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Mercury’s winged messenger: Hugh Hunt organises planet viewing at Trinity

Visitors to Great Court are often surprised by its splendour and size. On 9 May 2016 there will be an added attraction. Tourists and students alike should be able to see the transit of Mercury across the sun (if the sun shines).

Hugh in Great Court © Paul Ashley
Hugh in Great Court © Paul Ashley

For this infrequent astronomical event – which happens roughly 13 times a century – an attempt will be made to view the transit beneath Queen’s Gate using a ‘special’ Mercury viewing device. ‘Actually, it’s all quite low tech,’ says Dr Hugh Hunt, Master of Planetary Ceremonies on Monday or, more properly, Reader in Engineering Dynamics and Vibration at Cambridge, and a Fellow of Trinity.

All you need is a small mirror to reflect the sun onto a screen in a dark room. It’s very simple, and it’s the perfect technique for viewing a solar eclipse. But to see Mercury the mirror needs to be very small, about the size of a pea, and it has to be held very still using a tripod.

Dr Hunt is known for recreating engineering history for documentaries watched by millions worldwide, from Barnes Wallis’ ‘bouncing bomb’ and Hitler’s ‘supergun’, to crafting the Colditz escape glider and helping motorcyclist Guy Martin break a speed record.

On 9 May, Dr Hunt’s focus will be on heavenly sights – brought down to earth via his reflected pinhole device and two ordinary telescopes as back-up.

The shadowy disc of the planet Mercury will begin to traverse the sun at precisely 12.12pm, taking several hours to pass across the sun’s disc and departing at 7.42pm. It will be the first time Mercury has transited the sun since 2006. Mercury is the smallest and fastest planet in the solar system, and it is the closest to the sun.

Planetary passages across the face of the sun are relatively rare – only the transits of Mercury and Venus can be seen from Earth. Dr Hunt explains:

A transit is just like a solar eclipse when the moon obstructs the sun, and even though the planets are much bigger than the moon they are so far away from us that they appear as small dots on the disc of the sun. The orbits of Mercury, Venus and the Earth are slightly inclined to each other – a bit like a pair of intersecting frisbees. That means that the planets don’t always line up perfectly in front of the sun.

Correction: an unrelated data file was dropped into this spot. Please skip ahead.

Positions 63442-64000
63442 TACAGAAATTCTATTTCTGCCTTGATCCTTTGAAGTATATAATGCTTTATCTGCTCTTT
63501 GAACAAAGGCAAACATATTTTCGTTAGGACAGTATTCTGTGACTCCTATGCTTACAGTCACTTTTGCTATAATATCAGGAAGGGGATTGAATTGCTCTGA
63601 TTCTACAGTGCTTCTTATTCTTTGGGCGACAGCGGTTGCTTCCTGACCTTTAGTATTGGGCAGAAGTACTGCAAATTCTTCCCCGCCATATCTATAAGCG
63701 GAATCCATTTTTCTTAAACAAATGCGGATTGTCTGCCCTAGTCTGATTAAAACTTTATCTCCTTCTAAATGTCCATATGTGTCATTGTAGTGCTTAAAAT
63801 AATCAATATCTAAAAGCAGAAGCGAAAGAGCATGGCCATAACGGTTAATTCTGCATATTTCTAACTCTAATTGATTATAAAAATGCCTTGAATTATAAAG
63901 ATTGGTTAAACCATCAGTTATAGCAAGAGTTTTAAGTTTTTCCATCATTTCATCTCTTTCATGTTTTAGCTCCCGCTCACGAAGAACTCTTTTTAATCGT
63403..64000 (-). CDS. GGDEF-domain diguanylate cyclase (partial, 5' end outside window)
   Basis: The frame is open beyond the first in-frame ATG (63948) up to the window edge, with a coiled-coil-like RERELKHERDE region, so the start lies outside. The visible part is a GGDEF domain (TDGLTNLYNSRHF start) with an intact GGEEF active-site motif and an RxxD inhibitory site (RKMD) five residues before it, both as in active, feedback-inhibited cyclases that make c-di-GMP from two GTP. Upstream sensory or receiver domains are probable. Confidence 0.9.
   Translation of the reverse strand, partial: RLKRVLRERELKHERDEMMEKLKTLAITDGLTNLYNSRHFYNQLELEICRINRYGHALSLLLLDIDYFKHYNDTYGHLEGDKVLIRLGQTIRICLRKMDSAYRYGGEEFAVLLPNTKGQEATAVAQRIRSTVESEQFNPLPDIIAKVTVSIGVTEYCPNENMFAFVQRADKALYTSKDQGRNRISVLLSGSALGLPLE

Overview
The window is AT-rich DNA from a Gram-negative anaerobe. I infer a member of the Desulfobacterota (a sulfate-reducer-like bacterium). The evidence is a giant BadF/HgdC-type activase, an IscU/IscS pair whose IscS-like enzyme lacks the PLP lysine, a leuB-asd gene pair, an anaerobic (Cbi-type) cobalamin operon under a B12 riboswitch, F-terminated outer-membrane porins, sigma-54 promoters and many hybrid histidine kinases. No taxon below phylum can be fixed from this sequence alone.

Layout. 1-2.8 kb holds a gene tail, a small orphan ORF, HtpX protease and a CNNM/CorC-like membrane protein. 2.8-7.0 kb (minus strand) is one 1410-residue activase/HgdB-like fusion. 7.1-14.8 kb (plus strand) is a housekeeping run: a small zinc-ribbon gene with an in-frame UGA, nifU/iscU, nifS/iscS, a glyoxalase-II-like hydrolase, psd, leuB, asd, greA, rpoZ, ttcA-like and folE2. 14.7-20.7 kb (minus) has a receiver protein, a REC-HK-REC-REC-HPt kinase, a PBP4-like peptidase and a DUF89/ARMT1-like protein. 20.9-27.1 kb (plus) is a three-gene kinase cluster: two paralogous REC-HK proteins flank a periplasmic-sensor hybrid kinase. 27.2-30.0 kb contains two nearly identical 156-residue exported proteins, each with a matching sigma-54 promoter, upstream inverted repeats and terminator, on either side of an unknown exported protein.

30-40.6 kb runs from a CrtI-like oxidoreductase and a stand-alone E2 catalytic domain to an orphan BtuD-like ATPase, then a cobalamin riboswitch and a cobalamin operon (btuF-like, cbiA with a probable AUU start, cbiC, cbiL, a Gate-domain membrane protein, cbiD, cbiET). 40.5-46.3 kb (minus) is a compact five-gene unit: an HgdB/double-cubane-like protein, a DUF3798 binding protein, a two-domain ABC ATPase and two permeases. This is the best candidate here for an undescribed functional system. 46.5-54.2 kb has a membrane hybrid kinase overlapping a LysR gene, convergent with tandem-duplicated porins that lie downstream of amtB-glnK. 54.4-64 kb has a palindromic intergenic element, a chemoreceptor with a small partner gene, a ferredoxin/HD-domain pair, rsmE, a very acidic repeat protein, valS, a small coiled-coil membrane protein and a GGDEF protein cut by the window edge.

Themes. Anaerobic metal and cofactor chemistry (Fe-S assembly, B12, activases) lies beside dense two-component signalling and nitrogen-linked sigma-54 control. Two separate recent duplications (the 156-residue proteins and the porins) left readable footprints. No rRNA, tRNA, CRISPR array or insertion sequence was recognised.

Venus' silhouette against the sun © Hinode JAXA/NASA/PPARC
Venus’ silhouette against the sun © Hinode JAXA/NASA/PPARC

Venus transits are especially rare, occurring in pairs once a century, says Dr Hunt. He arranged a successful observation at Trinity of Venus’ journey in 2004 – there won’t be another one here until December 2125.

Those wishing to view Mercury’s transit on Monday should head to outside B2 Great Court where telescopes belonging to Trinity Fellow, Dr Richard Serjeantson, and Dr Tim Cutts, of the Sanger Institute, will be set up from noon. Dr Hunt will be present with his viewing device between noon and 2pm, and Lord Rees, the Astronomer Royal and former Master of Trinity, will also drop by.

‘We’re all set – all we need is a sunny day on Monday,’ said Dr Hunt, ‘and the weather is looking good!’

The Mercury viewing will take place noon-2pm on Monday 9 May if the sun shines. Visitors are welcome from 11.45am, free of charge.  Please remember, don’t look directly at the sun as it can damage your eyes.

Regular visiting rules and fees to enter the College will apply from 2pm.

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